September 2020 - Ask Dr. Darby Bonomi
Written by by Dr. Darby Bonomi
Wednesday, 26 August 2020 20:31

ask dr darby

Performance psychologist and equestrian answers readers’ questions.

Dear Dr. Darby,

I’m a 15 year old rider at a large show barn. Most of my lessons are with other riders similar to my ability. My problem is that during lessons, my trainer compares us, and makes every lesson a competition. I know she does this to try to get us to ride our best, but what happens is that I get very nervous and self-conscious. It’s really hard for me to concentrate because I feel judged. I don’t know how to tell my trainer how I feel. Besides, I think she might tell me to just learn to live with it.

Thanks for your advice,

—R.A., Northern California

Dear R,


Thanks for writing. I’m sorry to hear that your trainer’s motivational approach isn’t working for you. From where I sit, many riders feel the same. Constant competition at home can be stressful, and I believe this approach goes against some very important principles of sport performance.


In my view, we must ride for and against ourselves, regardless of whether we’re at home or a show. I coach my riders to own their rides. Ride for yourself. Don’t ride for me, the judge, your trainer, or to beat your friends.

Create your own plan—based on your own challenges and aspirations—and actualize it.  

Toward this end, I encourage everyone to set three goals for every ride—whether it’s at home or the show. After the ride, evaluate yourself on those three tasks—did you accomplish them? If yes, how well?

If not, what are you going to change? Give yourself feedback and then refine your plan for the next time. And, remember: while the judge might give you only a ho-hum score for your ride, but it might be a complete victory for you, given your goals for your horse and yourself on that particular day.

The more you define your own goals and ride your own plan, the more you will take full ownership of every ride.

With this perspective in mind, comparisons are irrelevant. Even if you and I are in the same lesson or class, we are not working on the same things. It might be helpful to me to see how how you rode a track, or made an inside turn, but I know that I’m working on keeping my horse straight particularly out of my right turns, maintaining a consistent forward pace, and anchoring my right leg. You, on the other hand will have other tasks to focus on. We might ride together, but our goals and challenges are distinct.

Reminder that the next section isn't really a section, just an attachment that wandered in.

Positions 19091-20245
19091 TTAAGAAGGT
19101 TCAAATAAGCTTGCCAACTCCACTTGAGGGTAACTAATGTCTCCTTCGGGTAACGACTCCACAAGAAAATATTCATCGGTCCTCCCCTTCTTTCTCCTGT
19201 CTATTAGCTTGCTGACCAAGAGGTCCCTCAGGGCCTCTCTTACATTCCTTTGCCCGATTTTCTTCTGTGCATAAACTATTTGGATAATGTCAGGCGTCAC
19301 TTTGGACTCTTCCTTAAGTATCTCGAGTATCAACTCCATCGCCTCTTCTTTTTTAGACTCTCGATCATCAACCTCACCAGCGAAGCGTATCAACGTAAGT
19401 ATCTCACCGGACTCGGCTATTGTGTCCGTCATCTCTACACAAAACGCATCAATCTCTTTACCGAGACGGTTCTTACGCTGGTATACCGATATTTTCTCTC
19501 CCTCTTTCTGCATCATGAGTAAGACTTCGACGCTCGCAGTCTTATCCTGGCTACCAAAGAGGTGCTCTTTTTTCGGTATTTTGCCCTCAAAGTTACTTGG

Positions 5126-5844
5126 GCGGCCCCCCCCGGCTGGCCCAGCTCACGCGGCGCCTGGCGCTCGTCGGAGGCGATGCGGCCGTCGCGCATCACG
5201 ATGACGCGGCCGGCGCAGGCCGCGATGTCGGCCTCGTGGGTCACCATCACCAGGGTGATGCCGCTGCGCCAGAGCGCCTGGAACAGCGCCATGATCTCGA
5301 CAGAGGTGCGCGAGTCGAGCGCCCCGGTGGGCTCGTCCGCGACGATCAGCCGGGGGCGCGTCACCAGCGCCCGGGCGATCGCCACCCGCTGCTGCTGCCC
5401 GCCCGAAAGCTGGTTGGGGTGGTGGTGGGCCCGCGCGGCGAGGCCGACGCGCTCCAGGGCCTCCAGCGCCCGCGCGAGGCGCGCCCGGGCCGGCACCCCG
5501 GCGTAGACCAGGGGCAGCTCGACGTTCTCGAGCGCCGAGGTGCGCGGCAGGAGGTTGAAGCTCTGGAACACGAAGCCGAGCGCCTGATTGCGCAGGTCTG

If I were you, I’d have a conversation with my trainer when you can sit down in the office. Tell her how her approach is challenging for you and offer up an alternative. Maybe she’ll join you in helping craft a plan for each ride, and then give you feedback based on your own performance in relation to that plan rather than comparing you to your friends.

I also have found that constant comparisons between barn mates really undermines a positive barn culture. Although ours is an individual sport, much of the fun and learning comes from being part of a barn. Intra-barn competition, in my view, is best kept to a minimum. It’s only natural for us competitors to want to be the best, but I find that most everyone performs optimally when they are riding their own plan—whether it’s at Grand Prix or short stirrup. Even if your trainer is not receptive to this point of view, you can change your own mindset, setting up your goals for every round and riding your plan.

Darby Bonomi, PhD is a Sport and Performance Psychologist based in San Francisco. She works with equestrians in all disciplines, as well as other athletes, to achieve optimal performance in and out of the competition. She can be reached at

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